Adam is riding back to the house, when he spots a mysterious figure in dark clothes darting away into the distance. Time to put an end to all of this garbage about spirits and Wild Men. He chases the figure into the box canyon, and watches as the “Wild Man” tries to scramble up the rock and falls several feet onto the ground.
Dusk is settling as Little Joe sees Adam ride up to the house with somebody across his horse. He asks Adam if he killed Josh, and Adam is like: “Nope. Caught the Wild Man. I found this boy out by the canyon and accidentally almost killed him by being scary. He’s fine, though.”
Little Joe says he was hoping it was something more interesting than that. He’s getting really jaded about their adventures.
Dining Room Scene! Adam tells everybody about how it went with Sam, and that he’s pretty sure they’ll get a retraction. Ben says the stupid cryptid hunters are making it impossible to properly watch for land grabbing survey teams working for evil railroads. Just as he begins giving safety instructions to his boys, Hop Sing comes in shouting.
He wants to quit because Adam is a jerk. Hoss is like: “Whoa, now. Hop Sing. You know that if I have to choose between having access to your barbeque duck and my own brother, I will choose the duck. Let’s try and settle this reasonably.” Adam is shocked, because he didn’t think he was being a jerk at all.
Hop Sing says that it’s a pretty jerk thing to send a dude to scrub up a mountain boy, only to discover a terrified girl in the bath.
Little Joe is delighted that Adam couldn’t tell that the Wild Man was a girl.
Adam tells Little Joe to shut up, and asks Hop Sing where the girl is now. Hop Sing says she’s in the wash house freaking out. Ben wants her brought into the house, and Hop Sing says he’d rather not do that. The girl’s clothes were covered in ticks so he burned them. Little Joe offers to go and take a look at the girl and get everything sorted out. Adam calls him a pervert and goes to take care of things himself.
He grabs a spare blanket and heads out to the wash house.
A little bit later, everybody is enjoying their after-dinner coffee, except Adam. He’s pacing around explaining that he’d found the girl wearing thick, mannish clothing and skulking around the canyon. He didn’t take a good look at her after the fall, since she seemed alright. He insists that anybody could have made his mistake.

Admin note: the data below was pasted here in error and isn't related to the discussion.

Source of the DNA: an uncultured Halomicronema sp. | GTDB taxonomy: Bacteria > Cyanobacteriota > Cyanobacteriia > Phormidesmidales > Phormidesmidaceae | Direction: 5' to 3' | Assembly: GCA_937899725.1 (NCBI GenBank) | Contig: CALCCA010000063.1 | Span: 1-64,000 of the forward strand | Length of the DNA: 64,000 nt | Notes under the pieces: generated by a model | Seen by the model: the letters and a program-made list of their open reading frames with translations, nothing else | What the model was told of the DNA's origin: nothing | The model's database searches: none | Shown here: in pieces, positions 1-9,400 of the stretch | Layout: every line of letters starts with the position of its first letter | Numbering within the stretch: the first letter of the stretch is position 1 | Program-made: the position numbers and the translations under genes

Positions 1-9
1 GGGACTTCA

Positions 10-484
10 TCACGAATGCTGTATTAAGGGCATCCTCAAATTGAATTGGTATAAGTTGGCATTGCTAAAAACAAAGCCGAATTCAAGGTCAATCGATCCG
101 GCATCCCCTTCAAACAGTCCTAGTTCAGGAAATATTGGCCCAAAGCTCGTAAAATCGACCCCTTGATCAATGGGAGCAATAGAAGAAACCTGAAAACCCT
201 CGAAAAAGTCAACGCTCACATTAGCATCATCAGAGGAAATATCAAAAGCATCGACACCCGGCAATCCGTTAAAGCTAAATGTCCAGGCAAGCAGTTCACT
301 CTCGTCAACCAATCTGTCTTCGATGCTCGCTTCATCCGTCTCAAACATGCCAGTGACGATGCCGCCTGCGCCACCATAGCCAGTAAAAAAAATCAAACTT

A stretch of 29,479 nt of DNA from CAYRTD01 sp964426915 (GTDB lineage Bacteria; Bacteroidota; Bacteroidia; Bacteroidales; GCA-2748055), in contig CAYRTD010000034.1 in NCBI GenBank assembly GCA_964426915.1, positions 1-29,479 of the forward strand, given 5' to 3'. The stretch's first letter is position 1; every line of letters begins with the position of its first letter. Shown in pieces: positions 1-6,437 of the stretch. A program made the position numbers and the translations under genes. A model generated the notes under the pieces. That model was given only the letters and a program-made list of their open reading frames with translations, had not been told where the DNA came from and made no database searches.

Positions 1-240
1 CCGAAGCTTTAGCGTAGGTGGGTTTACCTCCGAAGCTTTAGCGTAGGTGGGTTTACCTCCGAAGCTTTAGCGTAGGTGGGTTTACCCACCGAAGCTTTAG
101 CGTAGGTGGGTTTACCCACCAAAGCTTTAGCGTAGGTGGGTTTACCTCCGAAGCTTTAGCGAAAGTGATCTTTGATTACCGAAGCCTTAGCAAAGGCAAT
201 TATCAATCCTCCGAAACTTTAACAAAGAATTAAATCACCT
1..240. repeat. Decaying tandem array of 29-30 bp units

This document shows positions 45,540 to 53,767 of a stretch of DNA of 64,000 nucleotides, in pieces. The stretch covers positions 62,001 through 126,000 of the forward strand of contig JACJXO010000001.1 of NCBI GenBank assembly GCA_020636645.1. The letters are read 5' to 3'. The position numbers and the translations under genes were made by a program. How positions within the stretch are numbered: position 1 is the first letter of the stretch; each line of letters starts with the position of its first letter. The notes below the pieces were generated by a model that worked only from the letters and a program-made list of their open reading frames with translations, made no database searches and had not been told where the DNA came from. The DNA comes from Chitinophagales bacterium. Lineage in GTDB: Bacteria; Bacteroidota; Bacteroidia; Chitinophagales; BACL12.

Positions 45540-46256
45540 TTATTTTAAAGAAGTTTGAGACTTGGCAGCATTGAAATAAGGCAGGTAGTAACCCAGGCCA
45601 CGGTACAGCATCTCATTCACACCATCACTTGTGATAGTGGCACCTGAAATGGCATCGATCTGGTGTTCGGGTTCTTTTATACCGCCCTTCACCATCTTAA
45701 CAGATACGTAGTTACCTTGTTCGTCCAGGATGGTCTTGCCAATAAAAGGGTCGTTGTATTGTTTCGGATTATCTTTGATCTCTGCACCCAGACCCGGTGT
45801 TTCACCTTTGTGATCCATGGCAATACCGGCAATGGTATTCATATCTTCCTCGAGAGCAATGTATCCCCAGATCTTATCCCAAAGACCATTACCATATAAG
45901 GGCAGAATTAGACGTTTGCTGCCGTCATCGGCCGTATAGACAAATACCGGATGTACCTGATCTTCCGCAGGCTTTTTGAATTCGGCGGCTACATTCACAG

Joe still thinks it’s the funniest thing that’s ever happened. He offers to explain the differences between boys and girls to Adam, and Adam calls him a pervert again. Joe is too amused to be offended.
When Hop Sing leads the girl into the house, it turns out that she’s a mousy, sweet-faced teenager. She looks very shy and frightened, and for some reason her hair is styled. I guess Hop Sing felt like he should do something to make her feel pretty after that whole ‘mistaken for a Wild Man’ thing.
She looks so scared, it changes the whole mood of the room. Little Joe is extra polite as Ben asks the girl if she’d like to sit down and tell them her name. She trembles and can’t meet his eye. Adam tries a different approach and asks why she ran away from him, but doesn’t have any luck. It’s not really a surprise, given how he ran her down on horseback. Hoss decides to ask if she has a family who might be looking for her.
Hoss’s magical powers of kindness prove once again the most powerful, and they finally get an answer out of the girl. I don’t know why they bother to have anybody but Hoss talk to frightened, vulnerable people. She says her name is Rosemary Lawson, and that her parents left San Francisco for Virginia City. They made camp by the river, and she went to sleep in the wagon. She woke up to the sounds of gunshots, and looked outside to find that strange men had entered the camp and killed her father. She’s overcome with tears, and Ben tells her that she doesn’t have to say anymore. He gives her a spare room and tells Hop Sing to make her as much hot food as she wants.
We go to a sad music commercial.
The next day, the Cartwrights are riding along the edge of the lake when they come across another trespasser. Ben’s all: “What do you want?” Because he’s too tired to care today.
The trespasser describes himself as a man of science on an important expedition. He’s here to fish for the body in the lake. They don’t hide bodies in lakes around here, dude. They take them out to the desert. It’s not that far, and afterwards you don’t have to worry about drinking corpse water.